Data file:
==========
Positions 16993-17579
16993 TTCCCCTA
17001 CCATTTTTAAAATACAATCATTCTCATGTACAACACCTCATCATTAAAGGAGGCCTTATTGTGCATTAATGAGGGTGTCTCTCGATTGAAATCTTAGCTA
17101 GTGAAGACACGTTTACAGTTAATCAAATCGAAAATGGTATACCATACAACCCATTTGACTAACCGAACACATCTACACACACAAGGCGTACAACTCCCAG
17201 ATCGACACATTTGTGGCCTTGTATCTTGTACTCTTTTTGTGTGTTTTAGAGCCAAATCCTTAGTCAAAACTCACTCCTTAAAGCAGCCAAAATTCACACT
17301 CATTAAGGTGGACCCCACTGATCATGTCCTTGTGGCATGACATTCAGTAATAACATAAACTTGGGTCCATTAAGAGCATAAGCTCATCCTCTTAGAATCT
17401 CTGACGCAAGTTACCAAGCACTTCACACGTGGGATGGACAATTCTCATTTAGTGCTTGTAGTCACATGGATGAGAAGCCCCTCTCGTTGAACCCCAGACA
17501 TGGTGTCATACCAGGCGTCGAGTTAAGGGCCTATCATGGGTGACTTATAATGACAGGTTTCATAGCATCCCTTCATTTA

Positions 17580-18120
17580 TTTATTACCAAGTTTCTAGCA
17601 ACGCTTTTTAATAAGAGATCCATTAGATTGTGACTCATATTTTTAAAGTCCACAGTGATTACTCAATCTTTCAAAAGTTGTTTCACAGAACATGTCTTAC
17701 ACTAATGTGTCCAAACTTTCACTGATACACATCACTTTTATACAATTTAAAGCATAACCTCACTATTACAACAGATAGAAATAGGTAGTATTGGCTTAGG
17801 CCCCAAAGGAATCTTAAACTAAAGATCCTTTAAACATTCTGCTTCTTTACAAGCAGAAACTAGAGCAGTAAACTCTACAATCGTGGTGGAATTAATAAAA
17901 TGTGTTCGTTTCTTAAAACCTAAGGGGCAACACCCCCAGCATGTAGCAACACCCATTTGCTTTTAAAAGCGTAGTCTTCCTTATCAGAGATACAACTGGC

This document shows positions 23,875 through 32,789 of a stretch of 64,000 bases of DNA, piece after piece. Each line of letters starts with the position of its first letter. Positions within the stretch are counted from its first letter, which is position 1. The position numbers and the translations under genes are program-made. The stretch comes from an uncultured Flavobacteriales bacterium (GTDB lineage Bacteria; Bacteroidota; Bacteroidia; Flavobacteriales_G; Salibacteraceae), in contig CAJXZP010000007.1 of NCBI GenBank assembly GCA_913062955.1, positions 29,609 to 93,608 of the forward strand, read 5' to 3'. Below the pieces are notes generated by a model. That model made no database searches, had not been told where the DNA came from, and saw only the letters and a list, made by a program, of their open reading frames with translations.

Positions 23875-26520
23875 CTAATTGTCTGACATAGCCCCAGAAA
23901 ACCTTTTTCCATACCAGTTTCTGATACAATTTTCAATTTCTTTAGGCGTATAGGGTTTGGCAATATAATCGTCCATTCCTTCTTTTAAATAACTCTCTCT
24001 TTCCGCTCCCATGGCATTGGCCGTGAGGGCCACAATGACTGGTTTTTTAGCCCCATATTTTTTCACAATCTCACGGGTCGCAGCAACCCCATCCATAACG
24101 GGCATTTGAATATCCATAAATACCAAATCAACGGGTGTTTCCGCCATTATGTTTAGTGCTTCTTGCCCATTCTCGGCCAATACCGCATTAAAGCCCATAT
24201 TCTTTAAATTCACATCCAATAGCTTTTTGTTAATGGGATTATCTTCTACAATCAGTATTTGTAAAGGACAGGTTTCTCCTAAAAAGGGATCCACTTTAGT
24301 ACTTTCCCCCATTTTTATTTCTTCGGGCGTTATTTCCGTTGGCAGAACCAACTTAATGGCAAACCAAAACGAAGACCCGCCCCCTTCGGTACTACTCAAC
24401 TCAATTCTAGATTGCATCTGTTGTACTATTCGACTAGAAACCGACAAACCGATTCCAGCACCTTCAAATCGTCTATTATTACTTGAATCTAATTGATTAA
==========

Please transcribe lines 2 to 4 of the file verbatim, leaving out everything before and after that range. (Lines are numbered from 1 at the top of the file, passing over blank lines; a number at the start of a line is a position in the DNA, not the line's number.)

16993 TTCCCCTA
17001 CCATTTTTAAAATACAATCATTCTCATGTACAACACCTCATCATTAAAGGAGGCCTTATTGTGCATTAATGAGGGTGTCTCTCGATTGAAATCTTAGCTA
17101 GTGAAGACACGTTTACAGTTAATCAAATCGAAAATGGTATACCATACAACCCATTTGACTAACCGAACACATCTACACACACAAGGCGTACAACTCCCAG